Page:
Although these numbers are much better than the national mean ratio for small, private universities — which is 1 to 1,999 according to the AUCCCD — a particularity of Brandeis itself makes this relatively high ratio of mental health professionals to students less effective. According to an Oct. 14, 2013 independent administrative review of the BCC and the Health Center published by the University, the Brandeis students utilized the BCC at an average rate of 9.1 sessions per student. This figure was 82 percent higher than the 5.0 sessions an average student attended at similarly-sized universities in the United States. If we take into account the relative difficulty students are having obtaining individual therapy as of late, it would appear that the 82 percent figure has either jumped due to an increased number of visits per student, or that more students are using the BCC in general. Additionally, the report deemed the wait for intake appointments “a serious concern” and called the BCC’s claim that 80 percent of students requesting intake appointments receive them within a week “not credible.”
Finally, in the minds of many students, the relatively high use of the BCC creates a kind of mental illness “triage” effect; they feel that the most extreme cases are highlighted for individual therapy, and all the others are pushed to join therapy groups that are hosted by the BCC. The result is a middle group of students with mental illnesses that do not feel adequately treated. “Often students will be directed to group therapy based on the seriousness of their issue, but in reality, it’s more a question of what type of help you need,” said one student. Extensive group therapy at Brandeis seems to be a bad idea, given that the entire undergraduate population of the school is only around 3,700. Discomfort at the idea of joining a therapy group which would likely be made up of a slew of acquaintances is understandable. The seeming push toward group therapy alienated at least one of my interviewees from going to the BCC at all.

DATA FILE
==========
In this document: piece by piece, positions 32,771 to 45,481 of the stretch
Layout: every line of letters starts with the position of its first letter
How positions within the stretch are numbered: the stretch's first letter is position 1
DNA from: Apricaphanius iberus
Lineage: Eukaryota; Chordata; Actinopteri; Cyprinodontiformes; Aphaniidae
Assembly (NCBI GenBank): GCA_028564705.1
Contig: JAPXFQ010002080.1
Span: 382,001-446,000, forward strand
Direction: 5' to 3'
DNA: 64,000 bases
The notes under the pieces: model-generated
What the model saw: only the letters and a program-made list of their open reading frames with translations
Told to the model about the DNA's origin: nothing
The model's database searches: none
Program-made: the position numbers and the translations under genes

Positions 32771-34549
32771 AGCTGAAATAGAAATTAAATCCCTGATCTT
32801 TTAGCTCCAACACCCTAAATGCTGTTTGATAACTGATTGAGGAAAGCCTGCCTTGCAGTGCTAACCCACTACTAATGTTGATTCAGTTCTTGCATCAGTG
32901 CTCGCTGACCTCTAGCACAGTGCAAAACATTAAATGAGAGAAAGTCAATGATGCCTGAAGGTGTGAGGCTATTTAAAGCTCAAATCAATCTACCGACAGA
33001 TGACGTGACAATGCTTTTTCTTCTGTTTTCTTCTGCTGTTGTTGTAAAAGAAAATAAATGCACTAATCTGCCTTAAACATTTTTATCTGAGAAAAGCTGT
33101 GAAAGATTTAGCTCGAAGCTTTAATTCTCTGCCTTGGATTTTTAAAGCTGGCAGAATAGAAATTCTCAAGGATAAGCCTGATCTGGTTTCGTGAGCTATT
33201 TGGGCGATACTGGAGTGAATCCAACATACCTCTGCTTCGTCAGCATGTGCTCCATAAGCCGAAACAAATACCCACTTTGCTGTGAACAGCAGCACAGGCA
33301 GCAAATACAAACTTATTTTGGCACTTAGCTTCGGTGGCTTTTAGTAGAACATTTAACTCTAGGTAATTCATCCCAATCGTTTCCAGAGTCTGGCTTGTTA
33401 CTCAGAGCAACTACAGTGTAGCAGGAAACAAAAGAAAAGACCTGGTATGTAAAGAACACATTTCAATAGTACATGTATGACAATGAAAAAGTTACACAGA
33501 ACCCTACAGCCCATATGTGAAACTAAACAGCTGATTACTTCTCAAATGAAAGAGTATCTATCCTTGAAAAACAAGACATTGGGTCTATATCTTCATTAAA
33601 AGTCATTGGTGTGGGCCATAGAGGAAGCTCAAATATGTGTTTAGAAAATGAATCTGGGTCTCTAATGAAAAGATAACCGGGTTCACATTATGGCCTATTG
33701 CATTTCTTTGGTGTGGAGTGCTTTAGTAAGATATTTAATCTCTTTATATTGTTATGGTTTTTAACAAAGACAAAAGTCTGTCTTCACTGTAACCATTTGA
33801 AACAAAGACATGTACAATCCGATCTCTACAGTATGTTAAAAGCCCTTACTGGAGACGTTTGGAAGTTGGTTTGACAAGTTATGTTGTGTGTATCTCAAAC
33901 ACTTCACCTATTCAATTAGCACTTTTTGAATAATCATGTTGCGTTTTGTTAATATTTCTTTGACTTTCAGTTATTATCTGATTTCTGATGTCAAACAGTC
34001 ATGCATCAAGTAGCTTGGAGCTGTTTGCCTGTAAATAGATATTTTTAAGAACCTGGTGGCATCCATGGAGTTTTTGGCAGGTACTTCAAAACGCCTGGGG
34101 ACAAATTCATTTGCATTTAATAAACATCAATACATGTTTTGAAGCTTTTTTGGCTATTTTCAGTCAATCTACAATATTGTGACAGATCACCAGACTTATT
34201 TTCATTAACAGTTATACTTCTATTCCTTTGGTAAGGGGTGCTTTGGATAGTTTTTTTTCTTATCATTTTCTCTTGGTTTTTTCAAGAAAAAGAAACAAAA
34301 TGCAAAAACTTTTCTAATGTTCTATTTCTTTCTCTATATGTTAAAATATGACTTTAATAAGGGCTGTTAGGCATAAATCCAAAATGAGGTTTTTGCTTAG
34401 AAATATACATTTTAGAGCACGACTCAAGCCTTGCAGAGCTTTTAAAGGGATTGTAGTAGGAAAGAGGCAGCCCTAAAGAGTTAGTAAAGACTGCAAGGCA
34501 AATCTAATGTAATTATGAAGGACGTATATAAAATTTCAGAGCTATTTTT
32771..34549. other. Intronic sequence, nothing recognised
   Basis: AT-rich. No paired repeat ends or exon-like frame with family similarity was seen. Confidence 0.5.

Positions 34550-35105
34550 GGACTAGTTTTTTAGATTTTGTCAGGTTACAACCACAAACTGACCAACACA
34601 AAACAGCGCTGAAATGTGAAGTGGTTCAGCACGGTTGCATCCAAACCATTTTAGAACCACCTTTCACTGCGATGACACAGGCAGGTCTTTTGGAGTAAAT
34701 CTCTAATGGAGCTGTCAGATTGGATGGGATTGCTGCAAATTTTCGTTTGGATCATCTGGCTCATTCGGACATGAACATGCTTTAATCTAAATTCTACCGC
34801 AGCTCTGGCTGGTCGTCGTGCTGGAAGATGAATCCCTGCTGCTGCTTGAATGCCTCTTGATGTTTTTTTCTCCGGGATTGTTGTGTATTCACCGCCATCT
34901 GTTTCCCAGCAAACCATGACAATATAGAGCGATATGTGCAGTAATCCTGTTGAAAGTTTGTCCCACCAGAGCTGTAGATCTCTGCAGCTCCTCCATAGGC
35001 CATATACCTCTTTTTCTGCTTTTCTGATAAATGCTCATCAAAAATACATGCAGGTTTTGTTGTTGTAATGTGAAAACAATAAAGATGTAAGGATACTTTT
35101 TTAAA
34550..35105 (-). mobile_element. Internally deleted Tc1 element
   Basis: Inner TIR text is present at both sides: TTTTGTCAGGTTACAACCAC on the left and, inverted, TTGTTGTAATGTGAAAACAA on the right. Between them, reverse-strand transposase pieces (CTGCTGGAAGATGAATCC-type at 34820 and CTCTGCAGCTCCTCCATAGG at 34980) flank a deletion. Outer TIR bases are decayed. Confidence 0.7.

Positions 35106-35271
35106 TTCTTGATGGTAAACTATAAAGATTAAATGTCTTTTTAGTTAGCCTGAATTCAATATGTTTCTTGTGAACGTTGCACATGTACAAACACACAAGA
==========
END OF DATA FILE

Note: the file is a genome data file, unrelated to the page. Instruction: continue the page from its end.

Brandeis cares about its students. From the professors to the administrators to the BCC itself, there exists no doubt in my mind about that. For that reason, the apparent failure of the BCC to fully accommodate the demand for its services is disappointing. However, I do have faith that these issues in mental health treatment at Brandeis are the temporary missteps of a typically graceful and highly effective organization.